Dynamic compression involves levelling signal amplitude: any part of the signal that goes over a given level threshold will be attenuated. Consider a signal that's fed into a compressor. Suddenly, a peak appears that's above the level threshold: compression kicks in, and negative gain is applied. However, the gain can't be applied instantaneously. If it was, the signal would simply be clipped, generating harmonic distortion. This can be interesting in certain cases, but the basic purpose of compression remains compression, not distortion. As a consequence, gain‑reduction has to be applied gradually. The amount of reduction should be 0dB at the moment the signal goes over the threshold, and then reach its full value after a small amount of time; the Attack time setting on a compressor determines exactly how much time.
The screen to the right shows the results of feeding a square wave through a compressor using a variety of attack times. In this screenshot, the attenuation applied by the compressor (the Digidesign Dynamics III plug‑in) is clearly visible. When attack time is set at 300ms, the action of the gain reduction can clearly be heard as a gradual change in level. When we reduce the attack time to 10ms (the lower time threshold in this case), it's not possible to hear this as level change any more. Instead, we perceive the envelope change almost as a transient — an 'attack' that now introduces the sound. Refer to audio examples 95 to 103 to hear this effect. For comparison purposes, audio example 104 contains the original square wave without progressive attenuation.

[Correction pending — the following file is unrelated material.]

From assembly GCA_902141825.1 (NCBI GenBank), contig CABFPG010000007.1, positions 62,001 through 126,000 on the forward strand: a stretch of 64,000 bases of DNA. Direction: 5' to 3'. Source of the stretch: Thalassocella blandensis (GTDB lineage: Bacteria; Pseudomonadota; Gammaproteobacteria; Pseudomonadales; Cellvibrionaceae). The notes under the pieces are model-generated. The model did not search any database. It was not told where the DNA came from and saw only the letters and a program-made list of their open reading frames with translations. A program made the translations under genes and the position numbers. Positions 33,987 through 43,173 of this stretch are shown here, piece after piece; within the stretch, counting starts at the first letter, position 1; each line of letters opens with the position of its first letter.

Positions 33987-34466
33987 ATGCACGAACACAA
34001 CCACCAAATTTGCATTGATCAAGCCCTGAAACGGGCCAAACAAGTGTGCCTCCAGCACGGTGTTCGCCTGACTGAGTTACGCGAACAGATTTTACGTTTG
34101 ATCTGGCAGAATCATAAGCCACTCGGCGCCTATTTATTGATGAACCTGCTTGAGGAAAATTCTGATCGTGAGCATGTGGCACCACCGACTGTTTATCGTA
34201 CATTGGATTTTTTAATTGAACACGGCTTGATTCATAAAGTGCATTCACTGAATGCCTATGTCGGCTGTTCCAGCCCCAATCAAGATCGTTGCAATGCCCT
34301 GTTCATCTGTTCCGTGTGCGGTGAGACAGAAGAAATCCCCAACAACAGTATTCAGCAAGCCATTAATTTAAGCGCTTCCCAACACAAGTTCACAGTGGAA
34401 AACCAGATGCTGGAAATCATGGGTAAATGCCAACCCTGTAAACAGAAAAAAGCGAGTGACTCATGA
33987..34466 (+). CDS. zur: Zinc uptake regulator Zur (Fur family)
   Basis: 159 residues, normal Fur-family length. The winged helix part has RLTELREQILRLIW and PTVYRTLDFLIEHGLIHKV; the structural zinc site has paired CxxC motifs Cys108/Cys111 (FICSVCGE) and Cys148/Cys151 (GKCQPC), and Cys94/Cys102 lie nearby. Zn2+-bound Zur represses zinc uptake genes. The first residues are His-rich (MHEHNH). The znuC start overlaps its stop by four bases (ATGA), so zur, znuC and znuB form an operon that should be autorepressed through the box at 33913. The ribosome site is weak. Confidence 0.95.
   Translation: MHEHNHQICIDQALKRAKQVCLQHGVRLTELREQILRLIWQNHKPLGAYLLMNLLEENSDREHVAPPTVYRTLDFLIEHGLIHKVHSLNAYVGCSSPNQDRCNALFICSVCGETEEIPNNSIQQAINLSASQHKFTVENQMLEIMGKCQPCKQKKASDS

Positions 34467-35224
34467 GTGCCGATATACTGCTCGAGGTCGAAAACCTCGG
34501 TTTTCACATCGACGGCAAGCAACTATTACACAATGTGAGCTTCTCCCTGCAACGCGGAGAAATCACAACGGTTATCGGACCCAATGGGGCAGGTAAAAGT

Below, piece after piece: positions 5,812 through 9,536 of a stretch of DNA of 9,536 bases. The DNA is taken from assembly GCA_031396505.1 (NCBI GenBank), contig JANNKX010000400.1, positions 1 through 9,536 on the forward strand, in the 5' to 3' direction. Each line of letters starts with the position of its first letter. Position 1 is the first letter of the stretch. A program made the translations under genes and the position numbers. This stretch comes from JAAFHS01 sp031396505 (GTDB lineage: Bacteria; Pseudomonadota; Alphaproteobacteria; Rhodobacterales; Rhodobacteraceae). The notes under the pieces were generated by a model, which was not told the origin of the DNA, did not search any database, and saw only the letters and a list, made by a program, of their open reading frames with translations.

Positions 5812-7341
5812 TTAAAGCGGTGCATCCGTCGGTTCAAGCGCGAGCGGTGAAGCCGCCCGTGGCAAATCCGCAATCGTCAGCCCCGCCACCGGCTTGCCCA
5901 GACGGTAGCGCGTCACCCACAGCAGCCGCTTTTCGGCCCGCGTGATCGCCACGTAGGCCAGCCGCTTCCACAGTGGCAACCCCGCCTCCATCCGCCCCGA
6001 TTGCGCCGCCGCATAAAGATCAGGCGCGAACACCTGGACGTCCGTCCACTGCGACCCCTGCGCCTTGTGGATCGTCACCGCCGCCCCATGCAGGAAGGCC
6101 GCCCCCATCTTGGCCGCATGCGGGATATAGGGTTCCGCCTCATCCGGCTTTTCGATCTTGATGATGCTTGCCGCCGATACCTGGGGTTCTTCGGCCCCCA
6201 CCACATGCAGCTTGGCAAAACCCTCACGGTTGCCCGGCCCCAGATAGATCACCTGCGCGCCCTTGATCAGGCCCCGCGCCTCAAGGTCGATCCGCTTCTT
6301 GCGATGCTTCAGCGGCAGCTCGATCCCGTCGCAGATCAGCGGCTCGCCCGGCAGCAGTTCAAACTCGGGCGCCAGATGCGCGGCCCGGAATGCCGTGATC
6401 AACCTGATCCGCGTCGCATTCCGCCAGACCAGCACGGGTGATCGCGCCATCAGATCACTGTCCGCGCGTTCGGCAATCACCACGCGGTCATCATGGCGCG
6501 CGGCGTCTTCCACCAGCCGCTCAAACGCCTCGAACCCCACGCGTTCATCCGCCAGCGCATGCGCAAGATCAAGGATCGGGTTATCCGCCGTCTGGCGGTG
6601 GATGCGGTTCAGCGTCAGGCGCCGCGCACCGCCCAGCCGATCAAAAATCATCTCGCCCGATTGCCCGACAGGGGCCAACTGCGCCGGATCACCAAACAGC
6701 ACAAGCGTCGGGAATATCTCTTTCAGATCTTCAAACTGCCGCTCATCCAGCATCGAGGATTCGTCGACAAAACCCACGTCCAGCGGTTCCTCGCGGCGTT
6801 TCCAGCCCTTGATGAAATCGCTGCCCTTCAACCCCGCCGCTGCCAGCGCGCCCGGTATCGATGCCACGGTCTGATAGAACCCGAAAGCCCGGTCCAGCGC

Of course, there is much more to dynamic compression than the attack time: other factors, such as the shape of the attack envelope, the release time, and the release envelope shape, all have the potential to affect our perception of the source sound. In music production, compressors are often set up with time constants that fall below the threshold of perceptual integration, and this is one reason why we think of compressors as having a 'sound' of their own, rather than simply turning the level of the source material up or down.
This article covers many situations in which perceptual time integration can bring unexpected and spectacular results from basic modifications of the audio signal. Think about it: since when are simple level changes supposed to add harmonics to a sample? Yet it's the principle at the base of AM synthesis. And how on earth can a simple delay actually be a comb filter? Yet it takes only a few seconds in any DAW to build a comb filter without any plug‑ins. There are many other examples that this article doesn't cover. For instance, what happens if you automate the centre frequency of a shelf EQ to make it move very quickly? Or automate panning of a mono track so it switches rapidly from left to right? Try these and more experiments for yourself, and you might discover effects you never thought could exist. .